Read Sound of Pen’s essay about YUNGBLUD – and prepare to get very excited about the links between ‘weird!’ and Shakespeare’s ‘Sonnet 116’!
- MUSIC FOCUS: YUNGBLUD.
- ACTIVITY FOCUS: Read our essay and build your understanding of love and Shakespeare’s ‘Sonnet 116’.
Explore the significance of love in Shakespeare’s ‘Sonnet 116’ and YUNGBLUD’s ‘Weird!’
The fact that Shakespeare and YUNGBLUD were born more than 400 years apart only makes their shared message regarding love more significant. Both writers celebrate the importance of love and its ability to transcend all other entities and experiences – and the fact that YUNGBLUD is promoting the ideals formed by Shakespeare so long ago only goes to underline the truth in the bard’s assertions that real love cannot be shaken.
Love is clearly significant to YUNGBLUD and Shakespeare. So much so that the idea of it dominates the thinking of both writers. YUNGBLUD says, ‘I can’t sleep at this time / I got Jesus on my mind.’ The singer notes in interviews that ‘Jesus’ doesn’t actually mean ‘Jesus’ – he’s simply trying to articulate how he’s kept awake by all kinds of different ideas that won’t let him rest. One moment it might be religion, the next it might be the state of the nation. As the lyrics progress, it’s evident that love is one of those ideas that revolves repeatedly around his brain. Shakespeare is fixated on love too. The repetition of that word ‘love’ throughout ‘Sonnet 116’ poem is evidence enough of that. Both writers are keen to emphasise the truth in their assertions about love. YUNGBLUD writes that: ‘I can’t lie,’ while Shakespeare concludes that if anyone can prove him wrong – if anyone can prove that love is NOT as significant as he suggests – then he will write his whole existence off as an illusion.
Love is more significant than anything else for both YUNGBLUD and Shakespeare. Real love will not bend ‘with the remover’ – regardless of the outside influences and whether or not the ‘worth’ of a person is clear to all, love will not alter or be erased. If you realise the people around you are ‘self-serving’, writes YUNGBLUD, if they ‘leave when you are sinking,’ then these people never really loved you in the first place. The ‘sinking’ metaphor is an interesting one. The idea that someone could stand on the shore of your life and watch you drown is inconceivable. Any person with love in their heart would throw themselves into the water after you – or at least a rope for you to hold onto. Standing on that shore with love in your heart, YUNGBLUD suggests, you won’t waste time weighing up a person’s ‘worth’ or thinking about the ‘mistakes’ they made.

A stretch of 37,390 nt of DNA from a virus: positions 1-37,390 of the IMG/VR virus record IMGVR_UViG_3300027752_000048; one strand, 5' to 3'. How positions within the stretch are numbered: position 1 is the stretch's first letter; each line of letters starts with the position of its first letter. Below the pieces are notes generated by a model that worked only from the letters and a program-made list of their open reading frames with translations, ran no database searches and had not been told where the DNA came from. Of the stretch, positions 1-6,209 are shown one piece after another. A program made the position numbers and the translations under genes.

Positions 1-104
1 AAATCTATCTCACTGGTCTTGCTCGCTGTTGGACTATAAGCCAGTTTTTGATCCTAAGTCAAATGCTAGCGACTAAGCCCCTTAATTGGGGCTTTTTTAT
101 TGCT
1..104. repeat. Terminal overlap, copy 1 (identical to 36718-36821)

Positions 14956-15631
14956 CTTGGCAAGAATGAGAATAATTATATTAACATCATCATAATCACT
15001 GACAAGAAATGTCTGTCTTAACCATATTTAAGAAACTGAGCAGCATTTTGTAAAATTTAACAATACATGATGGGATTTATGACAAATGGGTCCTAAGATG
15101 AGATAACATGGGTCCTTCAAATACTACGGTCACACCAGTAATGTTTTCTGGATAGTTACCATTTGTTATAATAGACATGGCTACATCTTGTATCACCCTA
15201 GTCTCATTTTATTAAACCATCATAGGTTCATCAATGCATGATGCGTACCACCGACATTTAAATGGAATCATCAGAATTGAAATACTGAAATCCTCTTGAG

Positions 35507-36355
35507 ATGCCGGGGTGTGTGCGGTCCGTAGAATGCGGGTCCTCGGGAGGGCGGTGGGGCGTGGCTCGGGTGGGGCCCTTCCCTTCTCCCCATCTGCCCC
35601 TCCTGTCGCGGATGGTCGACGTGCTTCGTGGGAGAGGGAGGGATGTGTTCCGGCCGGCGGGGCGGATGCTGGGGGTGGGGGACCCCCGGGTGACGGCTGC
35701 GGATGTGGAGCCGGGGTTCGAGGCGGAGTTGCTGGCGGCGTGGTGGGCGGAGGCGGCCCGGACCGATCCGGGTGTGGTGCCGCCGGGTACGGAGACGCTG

Love’s absolute significance is confirmed by Shakespeare’s description of it as ‘an ever-fixed mark’ and ‘a star to every wand’ring bark.’ Its permanence alone offers it value. Love is core to our understanding of the world the way the North Star was so crucial to those sailors in their ‘barks’ (boats) during the sixteenth and seventeenth centuries. Without love, we would be lost; in the same way those sailors would be lost without the star. YUNGBLUD draws similar parallels. As a citizen of the Twenty-First Century, he is travelling by road rather than by sea, but still it’s love that has the power to make that journey possible and fulfilling. The image of, ‘Sharing earphones on the bus,’ is a powerful one. He will reach his destination if his lover’s at his side.
Love is strong enough and significant enough to survive even the worst situations. Death may come with ‘rosy lips and cheeks’ and with ‘bending sickle’, and yet love will survive. Physical death will not destroy real love. YUNGBLUD echoes the same idea. He accepts that, ‘One day I’ll cry / See my mum and father die,’ but recognises also that his love for his parents will survive unscathed whatever the scenario. ‘The sun will shine tomorrow,’ he says. The sun is a reliable ‘mark’ just like Shakespeare’s star. That constant nature of love is especially significant given the writers’ different contexts. It’s typical for artists to explore the idea that the human race is on the verge of disaster. Shakespeare writes about ‘doom’ while YUNGBLUD acknowledges that, ‘We’re in a weird time of life.’ Readers who have lived through the years surrounding 2020 know exactly what he means: first the Western world ended up in the hands of the terrifying Trump, then life became fractured to a previously unimaginable degree by COVID-19. That both ‘Weird!’ and ‘Sonnet 116’ remain committed to the idea that love can triumph speaks volumes for its significance. YUNGBLUD’s use of imperatives emphasises his belief in the necessity – and therefore power – of love. ‘Hold my hand,’ he says, and we are expected to understand the significance of such a seemingly simple action. Even in the face of great danger, love will facilitate our survival.
Both Shakespeare and YUNGBLUD highlight the significance of love in order to inspire their audiences. In dark times, we need to recognise the relationship between love and hope, love and goodness, love and possibility. In ‘Sonnet 116’ and ‘Weird!’, both writers detail the stormy weather we will face, but both remind us that while the storms will pass, the love in our lives will remain unscathed.
Now, put your new ideas into action. Have a look at some more YUNGBLUD classes.